When violence rises and politicians fall

Daungyewa Utarasint

Research output: Contribution to journalArticlepeer-review


This article examines a faction of parliamentary politicians called “Wadah.” The faction is fundamentally Malay-Muslim, regionally-based in Thailand’s Deep South and has moved from party to party since its inception in 1986. The initiators of the Wadah group believe that, by assembling themselves as one cohesive group, it would enhance their bargaining power vis-à-vis the central Thai government. This article examines Wadah’s origins, growth, downfall, and semi-resurgence up until today. While Wadah became a useful organization for pushing the needs of Malay-Muslims in the Deep South, the 2004 violence undermined Wadah politicians’ support in their own constituencies. The lesson for Wadah is that the greater the magnitude of violence that occurs, the more likelihood incumbent politicians belonging to ruling coalition will see their constituents defect from them in the next general election.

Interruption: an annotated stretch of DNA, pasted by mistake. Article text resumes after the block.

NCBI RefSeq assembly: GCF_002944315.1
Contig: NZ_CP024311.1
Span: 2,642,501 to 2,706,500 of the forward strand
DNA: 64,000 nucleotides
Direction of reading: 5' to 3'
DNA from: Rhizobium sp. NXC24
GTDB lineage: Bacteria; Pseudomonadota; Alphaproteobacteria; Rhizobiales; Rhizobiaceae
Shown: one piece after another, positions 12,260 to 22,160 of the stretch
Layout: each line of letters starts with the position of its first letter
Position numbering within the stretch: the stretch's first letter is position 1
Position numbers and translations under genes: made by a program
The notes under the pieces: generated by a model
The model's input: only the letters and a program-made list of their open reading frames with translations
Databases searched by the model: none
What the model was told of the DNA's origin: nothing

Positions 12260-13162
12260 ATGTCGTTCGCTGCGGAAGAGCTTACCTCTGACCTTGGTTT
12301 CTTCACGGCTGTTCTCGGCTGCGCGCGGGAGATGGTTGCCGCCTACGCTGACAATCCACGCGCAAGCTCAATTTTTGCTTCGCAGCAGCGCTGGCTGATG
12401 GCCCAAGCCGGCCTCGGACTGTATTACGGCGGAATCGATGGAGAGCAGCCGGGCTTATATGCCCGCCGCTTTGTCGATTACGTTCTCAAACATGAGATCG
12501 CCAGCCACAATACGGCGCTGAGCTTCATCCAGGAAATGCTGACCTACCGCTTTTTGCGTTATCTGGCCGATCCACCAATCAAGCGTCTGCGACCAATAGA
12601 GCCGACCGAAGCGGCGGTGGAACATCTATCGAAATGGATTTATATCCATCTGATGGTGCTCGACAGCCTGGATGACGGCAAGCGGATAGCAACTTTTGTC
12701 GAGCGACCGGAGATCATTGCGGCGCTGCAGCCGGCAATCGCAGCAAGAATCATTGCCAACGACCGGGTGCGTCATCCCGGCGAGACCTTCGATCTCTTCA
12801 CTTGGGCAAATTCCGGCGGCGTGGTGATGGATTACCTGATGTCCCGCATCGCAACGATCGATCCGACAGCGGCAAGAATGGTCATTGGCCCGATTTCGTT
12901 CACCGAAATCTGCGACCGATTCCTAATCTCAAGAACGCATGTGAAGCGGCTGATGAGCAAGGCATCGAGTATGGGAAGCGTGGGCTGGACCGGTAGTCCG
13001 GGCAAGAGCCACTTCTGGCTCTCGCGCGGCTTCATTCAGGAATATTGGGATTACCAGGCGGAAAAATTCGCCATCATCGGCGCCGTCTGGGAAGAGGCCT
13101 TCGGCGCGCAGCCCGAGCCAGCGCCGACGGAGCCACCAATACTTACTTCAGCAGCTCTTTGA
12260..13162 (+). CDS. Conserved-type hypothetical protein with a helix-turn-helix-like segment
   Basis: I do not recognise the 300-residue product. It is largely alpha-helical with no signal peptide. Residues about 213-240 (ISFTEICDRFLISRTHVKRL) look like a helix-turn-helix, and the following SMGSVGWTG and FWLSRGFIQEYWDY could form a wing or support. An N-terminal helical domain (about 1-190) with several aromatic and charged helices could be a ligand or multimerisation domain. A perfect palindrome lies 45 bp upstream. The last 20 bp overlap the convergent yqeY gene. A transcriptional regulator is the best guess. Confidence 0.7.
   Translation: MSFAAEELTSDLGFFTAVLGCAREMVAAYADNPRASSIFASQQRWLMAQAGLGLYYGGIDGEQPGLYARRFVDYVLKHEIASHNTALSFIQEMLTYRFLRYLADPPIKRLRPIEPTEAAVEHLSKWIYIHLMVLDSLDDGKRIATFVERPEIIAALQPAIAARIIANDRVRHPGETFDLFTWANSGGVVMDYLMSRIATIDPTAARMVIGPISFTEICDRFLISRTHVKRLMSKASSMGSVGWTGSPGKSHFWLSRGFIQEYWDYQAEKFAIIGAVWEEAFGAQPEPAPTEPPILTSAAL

Original languageEnglish (US)
Pages (from-to)109-135
Number of pages27
JournalAsian International Studies Review
Issue number1
StatePublished - Jun 2019


  • Faction
  • Muslim
  • South
  • Thailand
  • Wadah

ASJC Scopus subject areas

  • Business and International Management
  • Cultural Studies
  • History
  • Industrial relations
  • Sociology and Political Science


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